Anxiety Case Study

Keywords:

Generalized anxiety disorder, treatment, therapy, symptoms


Authors:


Dana Moorer, SPT & Kaelin Hocker, SPT

Abstract:


The exact cause of Generalized Anxiety Disorder is not fully understood. The current hypothesis is that neurotransmitters including serotonin, dopamine, and norepinephrine levels fluctuate, causing patients psychological state to change. The patient in the case study reported many clinical symptoms that can be misinterpreted for musculoskeletal deficits. Physical therapy cannot directly cure anxiety, since it is thought to be caused by neurotransmitters within the brain. However, physical therapists can help those who suffer from GAD be aware of their anxiety. The purpose of this case report is to report how physical therapy can’t cure GAD; however it can help reduce physical signs and symptoms associated with GAD.
Introduction:


Generalized Anxiety Disorder affects 3.1% of the U.S population. GAD is characterized by constant and excessive worrying, for at least six months or more. GAD can be considered a primary or secondary disorder, depending on the time of onset. Diagnosis at a young age is considered a primary disorder, and secondary is normally diagnosed later in life and is associated with other disorders. GAD is most often associated with other disorders that involve anxiety and depression and can lead to or worsen pre-existing conditions. Many of the bodies systems can be affected by GAD, including: Cardiopulmonary, Musculoskeletal, Gastrointestinal and Neurological systems. This disorder can manifest in several ways, incorporating physical, behavioral, and cognitive characteristics.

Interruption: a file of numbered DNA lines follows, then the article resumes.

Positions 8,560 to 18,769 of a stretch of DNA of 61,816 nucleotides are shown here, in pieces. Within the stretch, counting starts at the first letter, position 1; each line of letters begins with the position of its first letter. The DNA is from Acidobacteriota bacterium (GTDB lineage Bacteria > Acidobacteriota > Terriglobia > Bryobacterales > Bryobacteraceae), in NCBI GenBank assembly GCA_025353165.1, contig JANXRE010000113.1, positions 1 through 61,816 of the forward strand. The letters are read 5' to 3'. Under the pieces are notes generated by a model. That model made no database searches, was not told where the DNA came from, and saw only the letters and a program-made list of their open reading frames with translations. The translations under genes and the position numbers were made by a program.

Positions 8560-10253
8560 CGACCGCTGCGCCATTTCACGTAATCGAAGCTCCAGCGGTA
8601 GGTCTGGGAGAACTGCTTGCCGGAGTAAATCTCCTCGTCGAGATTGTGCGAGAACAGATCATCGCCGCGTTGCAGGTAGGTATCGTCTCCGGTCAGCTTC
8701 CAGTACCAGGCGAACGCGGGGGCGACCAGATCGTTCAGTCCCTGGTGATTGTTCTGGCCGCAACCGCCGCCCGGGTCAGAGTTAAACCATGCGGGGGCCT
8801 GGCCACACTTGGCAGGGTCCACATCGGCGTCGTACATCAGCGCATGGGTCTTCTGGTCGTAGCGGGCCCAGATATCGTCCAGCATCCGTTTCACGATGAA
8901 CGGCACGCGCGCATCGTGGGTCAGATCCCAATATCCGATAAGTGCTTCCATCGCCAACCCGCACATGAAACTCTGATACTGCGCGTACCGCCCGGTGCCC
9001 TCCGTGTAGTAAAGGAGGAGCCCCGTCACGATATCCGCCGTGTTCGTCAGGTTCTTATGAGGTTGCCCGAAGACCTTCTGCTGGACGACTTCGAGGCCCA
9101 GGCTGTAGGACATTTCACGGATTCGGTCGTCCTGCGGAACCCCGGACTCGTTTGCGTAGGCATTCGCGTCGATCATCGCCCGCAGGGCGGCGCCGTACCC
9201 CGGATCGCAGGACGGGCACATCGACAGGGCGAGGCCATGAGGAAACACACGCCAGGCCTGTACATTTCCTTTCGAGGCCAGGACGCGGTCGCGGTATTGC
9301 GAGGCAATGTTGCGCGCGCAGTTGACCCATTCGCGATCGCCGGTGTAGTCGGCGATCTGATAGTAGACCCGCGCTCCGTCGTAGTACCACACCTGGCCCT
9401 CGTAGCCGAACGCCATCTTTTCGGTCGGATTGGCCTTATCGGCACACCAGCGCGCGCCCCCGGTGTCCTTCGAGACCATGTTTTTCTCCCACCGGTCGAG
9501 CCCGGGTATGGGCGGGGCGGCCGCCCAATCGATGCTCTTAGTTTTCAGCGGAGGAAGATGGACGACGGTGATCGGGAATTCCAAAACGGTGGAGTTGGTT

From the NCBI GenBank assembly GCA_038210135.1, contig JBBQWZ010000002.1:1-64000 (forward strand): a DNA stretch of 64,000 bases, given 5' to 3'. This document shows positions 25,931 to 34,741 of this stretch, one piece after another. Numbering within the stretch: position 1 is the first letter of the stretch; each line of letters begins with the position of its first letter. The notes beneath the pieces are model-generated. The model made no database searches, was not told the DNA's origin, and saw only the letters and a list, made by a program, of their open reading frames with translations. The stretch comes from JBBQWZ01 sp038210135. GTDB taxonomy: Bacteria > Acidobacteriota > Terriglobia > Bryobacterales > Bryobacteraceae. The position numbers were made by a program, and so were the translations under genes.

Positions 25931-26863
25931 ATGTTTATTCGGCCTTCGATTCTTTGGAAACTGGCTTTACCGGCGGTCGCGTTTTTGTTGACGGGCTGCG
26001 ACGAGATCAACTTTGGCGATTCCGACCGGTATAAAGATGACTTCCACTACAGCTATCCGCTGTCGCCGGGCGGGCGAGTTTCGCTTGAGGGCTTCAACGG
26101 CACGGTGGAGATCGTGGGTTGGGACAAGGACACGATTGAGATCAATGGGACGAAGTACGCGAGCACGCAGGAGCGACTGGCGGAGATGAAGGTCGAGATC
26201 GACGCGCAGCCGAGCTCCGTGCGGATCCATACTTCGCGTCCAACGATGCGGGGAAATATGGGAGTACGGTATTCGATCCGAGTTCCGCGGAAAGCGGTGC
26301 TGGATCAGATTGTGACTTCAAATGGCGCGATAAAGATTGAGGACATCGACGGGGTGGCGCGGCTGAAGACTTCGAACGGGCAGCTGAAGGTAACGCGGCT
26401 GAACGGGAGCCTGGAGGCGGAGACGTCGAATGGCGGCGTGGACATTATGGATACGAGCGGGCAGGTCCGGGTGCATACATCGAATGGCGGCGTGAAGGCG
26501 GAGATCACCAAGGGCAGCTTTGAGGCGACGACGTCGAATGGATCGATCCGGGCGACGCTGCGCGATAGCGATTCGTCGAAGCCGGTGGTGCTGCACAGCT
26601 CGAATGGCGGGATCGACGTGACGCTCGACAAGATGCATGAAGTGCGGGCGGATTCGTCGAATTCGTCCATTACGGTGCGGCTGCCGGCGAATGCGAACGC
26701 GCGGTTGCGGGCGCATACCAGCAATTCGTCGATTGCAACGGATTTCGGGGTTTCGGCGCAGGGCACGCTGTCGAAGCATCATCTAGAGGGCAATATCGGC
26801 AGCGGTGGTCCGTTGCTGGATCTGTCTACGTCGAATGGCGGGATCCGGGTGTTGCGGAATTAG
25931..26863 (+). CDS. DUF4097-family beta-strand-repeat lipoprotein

Case Presentation:


A 28 year-old Caucasian female presents to the clinic with complaints of joint pain (arthralgia) and intermittent low back pain. Patient cannot recall any mechanism of injury. She reports she has trouble falling asleep at night and is unable to get a good night’s rest. She often feels "restless" or "on edge", which she associates with not sleeping. She states she constantly worries about her performance in school, her family, and her mother’s health, who has recently been diagnosed with Stage IV Small Cell Carcinoma. Patient also states she wakes up at night with throbbing headaches that last for a couple hours. She feels tense the majority of the day, causing her to feel stiff. She also has difficulty paying attention in class and finishing her homework.

Subjective:

Joint pain, low back pain, headache, muscle stiffness, difficulty sleeping and paying attention for approximately a year. Previously diagnosed with PTSD and treated with CBT.